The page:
Much of the premium mythbusting has come from researchers at AAA. The organization's latest study tackled whether cars that recommend premium 93-octane gas, but can still use 87-octane fuel, receive any significant benefits from the more expensive gasoline. Six vehicles were tested including the Cadillac Escalade, Ford F-150 EcoBoost, Mazda MX-5 Miata, Jeep Renegade (turbocharged 1.4-liter engine), Ford Mustang GT and Audi A3. Of these vehicles, neither power nor fuel economy improved substantially. The naturally aspirated Escalade saw the biggest fuel economy gain of 7.1 percent, followed by the twin-turbocharged F-150 with a 5 percent gain. The Mustang had the biggest power gain of 3.2 percent, followed by a tie between the Audi A3 and F-150 at 2.1 percent. That A3 actually lost 1 percent of its fuel economy, and the Jeep Renegade saw a power loss of 0.3 percent.
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Now while this testing goes to show that there can be minor power and fuel economy benefits, the emphasis is on minor, especially when compared with the price of premium fuel. AAA reports that the price difference between 87- and 93-octane gasoline ranges between 20 and 25 percent, which means that even using premium and getting ever so slightly better fuel economy will still cost more than worse fuel economy on regular. To show this, let's do some math. The Escalade is rated at 17 mpg overall by the EPA, and assuming that's the number when using premium, which would be about 7 percent better than on regular according to AAA, an Escalade running on regular would get about 16 mpg overall. To go 300 miles, an Escalade on premium would use 17.64 gallons of fuel, and an Escalade on regular would use 18.75 gallons. If 87-octane gas costs $2.00, premium gasoline will be $2.40 using the best-case scenario from AAA of a 20 percent premium on 93- (or 91) octane gas. That means the regular-fueled Escalade would cost $37.50 to go that 300 miles, and the premium-fueled Escalade would cost $42.34. The cost only increases as the price gap increases and gains decrease.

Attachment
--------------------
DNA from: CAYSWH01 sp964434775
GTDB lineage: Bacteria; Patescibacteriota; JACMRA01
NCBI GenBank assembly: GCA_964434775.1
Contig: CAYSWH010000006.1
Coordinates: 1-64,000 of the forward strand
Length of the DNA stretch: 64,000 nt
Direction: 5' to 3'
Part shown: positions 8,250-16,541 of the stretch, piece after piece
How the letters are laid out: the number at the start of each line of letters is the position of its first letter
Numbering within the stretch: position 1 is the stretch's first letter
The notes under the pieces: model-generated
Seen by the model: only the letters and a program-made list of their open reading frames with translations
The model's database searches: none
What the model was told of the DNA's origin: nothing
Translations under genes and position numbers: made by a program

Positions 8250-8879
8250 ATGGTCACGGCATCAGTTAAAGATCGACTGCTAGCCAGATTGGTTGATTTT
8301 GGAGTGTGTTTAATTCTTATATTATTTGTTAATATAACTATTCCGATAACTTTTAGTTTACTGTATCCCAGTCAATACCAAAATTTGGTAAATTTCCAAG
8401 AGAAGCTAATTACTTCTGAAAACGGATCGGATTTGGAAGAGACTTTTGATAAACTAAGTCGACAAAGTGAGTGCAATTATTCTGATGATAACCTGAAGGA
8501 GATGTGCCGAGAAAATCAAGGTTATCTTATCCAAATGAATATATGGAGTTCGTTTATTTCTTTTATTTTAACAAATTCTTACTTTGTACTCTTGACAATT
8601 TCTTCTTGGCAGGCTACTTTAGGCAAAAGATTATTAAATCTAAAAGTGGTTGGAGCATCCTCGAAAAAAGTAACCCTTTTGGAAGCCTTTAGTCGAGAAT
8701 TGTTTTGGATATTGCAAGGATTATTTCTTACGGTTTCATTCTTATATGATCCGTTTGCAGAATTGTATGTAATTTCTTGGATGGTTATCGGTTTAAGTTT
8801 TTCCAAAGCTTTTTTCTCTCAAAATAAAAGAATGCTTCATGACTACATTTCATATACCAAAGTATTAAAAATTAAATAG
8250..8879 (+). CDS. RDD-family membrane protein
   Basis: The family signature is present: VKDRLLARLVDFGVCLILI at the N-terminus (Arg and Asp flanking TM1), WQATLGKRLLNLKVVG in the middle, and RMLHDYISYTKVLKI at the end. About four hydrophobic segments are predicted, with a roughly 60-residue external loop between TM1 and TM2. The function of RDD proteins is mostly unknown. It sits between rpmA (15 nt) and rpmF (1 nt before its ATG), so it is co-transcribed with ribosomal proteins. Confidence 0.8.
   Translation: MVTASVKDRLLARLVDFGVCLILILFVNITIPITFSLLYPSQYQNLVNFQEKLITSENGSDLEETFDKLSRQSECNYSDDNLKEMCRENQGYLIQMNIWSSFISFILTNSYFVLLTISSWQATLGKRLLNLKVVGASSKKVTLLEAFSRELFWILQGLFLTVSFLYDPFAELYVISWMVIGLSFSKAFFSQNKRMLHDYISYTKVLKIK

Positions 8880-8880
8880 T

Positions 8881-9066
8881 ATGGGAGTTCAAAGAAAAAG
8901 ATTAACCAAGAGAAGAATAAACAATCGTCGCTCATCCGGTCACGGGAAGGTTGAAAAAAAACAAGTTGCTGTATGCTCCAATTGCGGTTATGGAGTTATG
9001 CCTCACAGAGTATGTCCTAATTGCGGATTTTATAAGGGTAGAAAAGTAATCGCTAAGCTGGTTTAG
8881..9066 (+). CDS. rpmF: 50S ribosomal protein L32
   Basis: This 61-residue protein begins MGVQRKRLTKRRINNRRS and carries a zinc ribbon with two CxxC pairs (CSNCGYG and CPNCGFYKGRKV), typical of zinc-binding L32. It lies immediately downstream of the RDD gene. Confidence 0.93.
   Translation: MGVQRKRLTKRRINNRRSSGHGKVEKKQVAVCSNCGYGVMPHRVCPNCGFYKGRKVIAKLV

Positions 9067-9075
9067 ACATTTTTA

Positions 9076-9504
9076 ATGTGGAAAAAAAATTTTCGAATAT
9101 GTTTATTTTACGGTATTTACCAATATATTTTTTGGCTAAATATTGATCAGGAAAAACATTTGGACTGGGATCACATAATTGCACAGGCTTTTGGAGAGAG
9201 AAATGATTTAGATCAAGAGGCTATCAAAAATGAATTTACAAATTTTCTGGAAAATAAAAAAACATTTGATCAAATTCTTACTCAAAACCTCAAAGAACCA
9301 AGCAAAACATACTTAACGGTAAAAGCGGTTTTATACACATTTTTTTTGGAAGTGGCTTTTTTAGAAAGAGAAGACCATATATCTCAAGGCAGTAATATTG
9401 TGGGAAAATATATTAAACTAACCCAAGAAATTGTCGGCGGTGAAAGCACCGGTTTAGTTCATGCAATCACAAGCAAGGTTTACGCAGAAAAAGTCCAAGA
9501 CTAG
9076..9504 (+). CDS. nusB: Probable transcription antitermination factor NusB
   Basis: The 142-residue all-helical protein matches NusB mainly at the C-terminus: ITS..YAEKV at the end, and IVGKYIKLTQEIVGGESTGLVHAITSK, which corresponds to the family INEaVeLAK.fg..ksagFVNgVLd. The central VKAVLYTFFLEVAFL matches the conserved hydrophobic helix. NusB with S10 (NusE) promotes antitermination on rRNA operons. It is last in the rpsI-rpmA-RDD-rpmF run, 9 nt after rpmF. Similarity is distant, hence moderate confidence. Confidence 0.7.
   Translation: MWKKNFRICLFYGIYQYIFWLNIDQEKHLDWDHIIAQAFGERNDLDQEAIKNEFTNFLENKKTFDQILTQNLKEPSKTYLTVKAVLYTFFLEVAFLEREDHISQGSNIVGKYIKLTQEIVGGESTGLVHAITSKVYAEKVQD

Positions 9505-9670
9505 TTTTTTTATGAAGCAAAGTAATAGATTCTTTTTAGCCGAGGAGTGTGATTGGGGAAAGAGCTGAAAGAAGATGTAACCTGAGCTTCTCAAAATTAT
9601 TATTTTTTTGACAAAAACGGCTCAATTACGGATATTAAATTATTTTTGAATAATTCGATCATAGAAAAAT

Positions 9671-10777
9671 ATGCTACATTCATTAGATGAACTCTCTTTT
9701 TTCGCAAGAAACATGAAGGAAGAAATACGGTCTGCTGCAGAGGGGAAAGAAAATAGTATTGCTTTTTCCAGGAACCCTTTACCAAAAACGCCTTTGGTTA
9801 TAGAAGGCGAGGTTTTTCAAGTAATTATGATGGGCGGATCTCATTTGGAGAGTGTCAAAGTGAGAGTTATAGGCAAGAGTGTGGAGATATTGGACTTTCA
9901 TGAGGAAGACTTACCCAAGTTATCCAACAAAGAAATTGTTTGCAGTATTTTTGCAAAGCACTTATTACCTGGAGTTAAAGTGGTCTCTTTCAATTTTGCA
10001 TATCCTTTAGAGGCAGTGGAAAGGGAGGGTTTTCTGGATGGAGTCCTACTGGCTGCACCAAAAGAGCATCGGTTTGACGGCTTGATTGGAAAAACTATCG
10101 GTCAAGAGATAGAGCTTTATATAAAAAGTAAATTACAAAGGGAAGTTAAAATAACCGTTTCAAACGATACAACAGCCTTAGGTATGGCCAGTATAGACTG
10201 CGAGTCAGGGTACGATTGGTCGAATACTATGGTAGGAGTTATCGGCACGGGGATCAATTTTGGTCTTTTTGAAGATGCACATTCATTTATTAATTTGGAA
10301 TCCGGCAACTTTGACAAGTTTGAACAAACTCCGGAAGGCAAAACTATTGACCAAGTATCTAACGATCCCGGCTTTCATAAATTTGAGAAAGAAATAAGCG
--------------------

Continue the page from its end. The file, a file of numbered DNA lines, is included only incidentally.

All of the above applies to cars that only recommend 87 octane as well. This was proven by an older AAA test in which changes in power and fuel economy were negligible, and actually were negative in two of the three vehicle models tested. Even more interesting is that the organization discovered the car's engine computers were able to recognize and adjust for the higher-octane, but didn't have any significant change to fuel economy or power.
Now there are cars that actually require premium fuel, and those cars will say so on the fuel cap or flap, or in the owner's manual. On these vehicles you definitely do want to use 91- or 93-octane gasoline. It's likely the car isn't capable of reducing ignition timing or boost to compensate for the lower octane, which could lead to pinging and detonation that could damage the engine long-term.
Speaking of engine longevity, if you do want to do something to keep your engine healthy over the long run, AAA says to make sure you use a "Top Tier" gasoline. The organization found that these fuels, which contain a certain level of detergents to prevent build-up of deposits, do indeed prevent deposits better than other gasolines with fewer detergents. Specifically, AAA discovered gasoline with fewer detergents left 19 percent more deposits in the engine than the "Top Tier" fuels. So higher-octane gas won't keep your engine clean, using a high-detergent gasoline will.
So to recap, only use 87-octane fuel unless your car actually requires it. You'll save loads of money, even if you see the most minute decrease in fuel economy. And if you're concerned about engine longevity, make sure you use "Top Tier" versions of 87-octane gasoline.